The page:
What are the CEO's top priorities for you in the coming year? How do you plan to support the business with IT? The CEO’s top priorities are to develop products and solutions our clients love while delivering outcomes that help enable growth that can be measured against the insights we bring to the table. We’ll support that vision with the aforementioned initiatives from the prior question.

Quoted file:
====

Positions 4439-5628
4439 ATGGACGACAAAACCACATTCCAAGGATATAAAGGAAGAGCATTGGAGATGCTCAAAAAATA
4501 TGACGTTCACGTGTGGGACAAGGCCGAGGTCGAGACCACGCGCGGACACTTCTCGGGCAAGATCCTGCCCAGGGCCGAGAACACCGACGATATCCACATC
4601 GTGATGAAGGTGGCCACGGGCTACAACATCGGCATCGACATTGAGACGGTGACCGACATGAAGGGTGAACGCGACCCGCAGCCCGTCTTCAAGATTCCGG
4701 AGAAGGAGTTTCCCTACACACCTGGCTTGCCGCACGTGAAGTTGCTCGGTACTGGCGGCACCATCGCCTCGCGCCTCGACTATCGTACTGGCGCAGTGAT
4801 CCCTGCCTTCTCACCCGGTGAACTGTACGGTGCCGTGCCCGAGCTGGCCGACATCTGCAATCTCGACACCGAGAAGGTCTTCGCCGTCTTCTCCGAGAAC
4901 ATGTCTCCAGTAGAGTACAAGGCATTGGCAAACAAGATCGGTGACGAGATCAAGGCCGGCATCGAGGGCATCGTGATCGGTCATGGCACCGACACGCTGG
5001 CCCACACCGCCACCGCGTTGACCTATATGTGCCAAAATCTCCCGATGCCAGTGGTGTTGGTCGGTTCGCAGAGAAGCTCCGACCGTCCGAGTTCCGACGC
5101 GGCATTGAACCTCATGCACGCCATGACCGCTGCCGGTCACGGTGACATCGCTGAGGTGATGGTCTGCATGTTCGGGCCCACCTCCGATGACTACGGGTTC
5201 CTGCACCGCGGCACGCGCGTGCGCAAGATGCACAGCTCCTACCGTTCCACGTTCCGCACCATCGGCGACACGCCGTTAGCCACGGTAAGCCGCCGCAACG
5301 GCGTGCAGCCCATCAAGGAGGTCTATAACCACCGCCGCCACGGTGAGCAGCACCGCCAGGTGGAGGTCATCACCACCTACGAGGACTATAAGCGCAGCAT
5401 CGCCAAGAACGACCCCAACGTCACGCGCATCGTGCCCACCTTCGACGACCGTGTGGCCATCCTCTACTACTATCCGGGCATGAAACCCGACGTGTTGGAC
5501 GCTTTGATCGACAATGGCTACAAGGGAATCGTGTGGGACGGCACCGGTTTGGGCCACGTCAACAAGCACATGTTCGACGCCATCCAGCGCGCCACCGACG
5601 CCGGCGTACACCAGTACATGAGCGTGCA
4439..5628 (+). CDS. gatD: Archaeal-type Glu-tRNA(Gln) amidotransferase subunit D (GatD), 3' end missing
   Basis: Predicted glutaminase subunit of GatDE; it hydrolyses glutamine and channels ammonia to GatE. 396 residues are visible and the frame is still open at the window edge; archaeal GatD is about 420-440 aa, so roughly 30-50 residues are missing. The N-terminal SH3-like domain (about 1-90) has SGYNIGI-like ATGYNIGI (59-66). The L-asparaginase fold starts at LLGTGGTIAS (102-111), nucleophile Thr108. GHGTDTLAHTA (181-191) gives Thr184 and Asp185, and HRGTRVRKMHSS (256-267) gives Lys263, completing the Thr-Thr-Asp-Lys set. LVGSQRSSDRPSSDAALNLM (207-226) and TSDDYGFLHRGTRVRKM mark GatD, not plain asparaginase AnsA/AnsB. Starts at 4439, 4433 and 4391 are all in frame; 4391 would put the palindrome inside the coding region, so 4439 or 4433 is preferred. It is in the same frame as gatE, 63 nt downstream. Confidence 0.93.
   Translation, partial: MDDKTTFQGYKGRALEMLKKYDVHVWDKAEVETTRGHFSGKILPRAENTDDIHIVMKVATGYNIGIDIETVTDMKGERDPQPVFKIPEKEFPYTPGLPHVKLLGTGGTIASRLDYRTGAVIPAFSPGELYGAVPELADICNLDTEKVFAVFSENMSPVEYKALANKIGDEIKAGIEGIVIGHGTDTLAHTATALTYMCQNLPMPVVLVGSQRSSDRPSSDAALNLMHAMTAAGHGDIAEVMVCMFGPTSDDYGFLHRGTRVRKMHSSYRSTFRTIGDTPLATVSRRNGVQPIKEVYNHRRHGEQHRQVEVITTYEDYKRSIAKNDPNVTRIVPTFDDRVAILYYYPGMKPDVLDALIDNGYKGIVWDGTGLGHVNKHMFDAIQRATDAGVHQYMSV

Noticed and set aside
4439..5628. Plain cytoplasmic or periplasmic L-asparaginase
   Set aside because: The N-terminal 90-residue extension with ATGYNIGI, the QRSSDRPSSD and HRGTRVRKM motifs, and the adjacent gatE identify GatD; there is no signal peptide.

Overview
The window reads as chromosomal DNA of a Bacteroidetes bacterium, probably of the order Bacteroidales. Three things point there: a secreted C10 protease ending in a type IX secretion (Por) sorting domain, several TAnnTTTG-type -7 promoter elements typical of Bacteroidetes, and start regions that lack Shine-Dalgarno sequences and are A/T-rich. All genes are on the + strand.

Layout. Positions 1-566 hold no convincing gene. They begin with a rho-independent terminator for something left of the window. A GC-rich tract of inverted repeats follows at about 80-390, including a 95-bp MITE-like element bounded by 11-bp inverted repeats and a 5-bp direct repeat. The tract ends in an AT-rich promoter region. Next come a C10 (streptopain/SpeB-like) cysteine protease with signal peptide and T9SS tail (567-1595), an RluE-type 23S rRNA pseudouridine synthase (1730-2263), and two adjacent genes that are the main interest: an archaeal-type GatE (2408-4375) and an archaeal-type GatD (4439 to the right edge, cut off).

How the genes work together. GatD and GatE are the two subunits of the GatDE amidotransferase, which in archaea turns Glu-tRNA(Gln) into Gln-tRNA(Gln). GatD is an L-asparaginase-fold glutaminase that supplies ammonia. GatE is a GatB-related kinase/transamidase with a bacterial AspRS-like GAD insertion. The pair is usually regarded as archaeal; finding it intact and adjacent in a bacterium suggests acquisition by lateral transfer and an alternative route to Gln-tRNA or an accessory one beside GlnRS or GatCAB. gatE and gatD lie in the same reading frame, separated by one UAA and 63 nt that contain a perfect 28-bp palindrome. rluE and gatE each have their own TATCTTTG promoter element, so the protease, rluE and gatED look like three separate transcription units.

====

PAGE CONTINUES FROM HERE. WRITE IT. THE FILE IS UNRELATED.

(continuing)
Does the conventional CIO role include responsibilities it should not hold? Should the role have additional responsibilities it does not currently include? The CIO role has been evolving for the past three decades and nearly every company defines the role differently. In some cases, CIOs are traditionally more aligned with back-office systems that run the day-to-day business while others focus the CIO on commercial value creation, client engagement and revenue enablement. I think it’s the CIO’s responsibility to help define the role beyond the job description and help articulate where they can add value to the business. Specific to the question at hand, in some companies, areas like facilities management reports into IT; in other companies, it reports to HR. In some companies, security reports to technology leadership while in others it reports to legal counsel. These variances seem to be based on the specific backgrounds of the CIO and/or the CTO. Technology has grown so vast over the past decade and permeated so many functional areas that it can feel like the CIO should be responsible for a number of areas that may not have been in the CIO’s remit in the past. The challenge is that no one person can be an expert in all areas, so CIOs need to make sure they stay focused on the areas where their expertise can be best leveraged and partner with the right colleagues to drive the best outcomes for those other domains.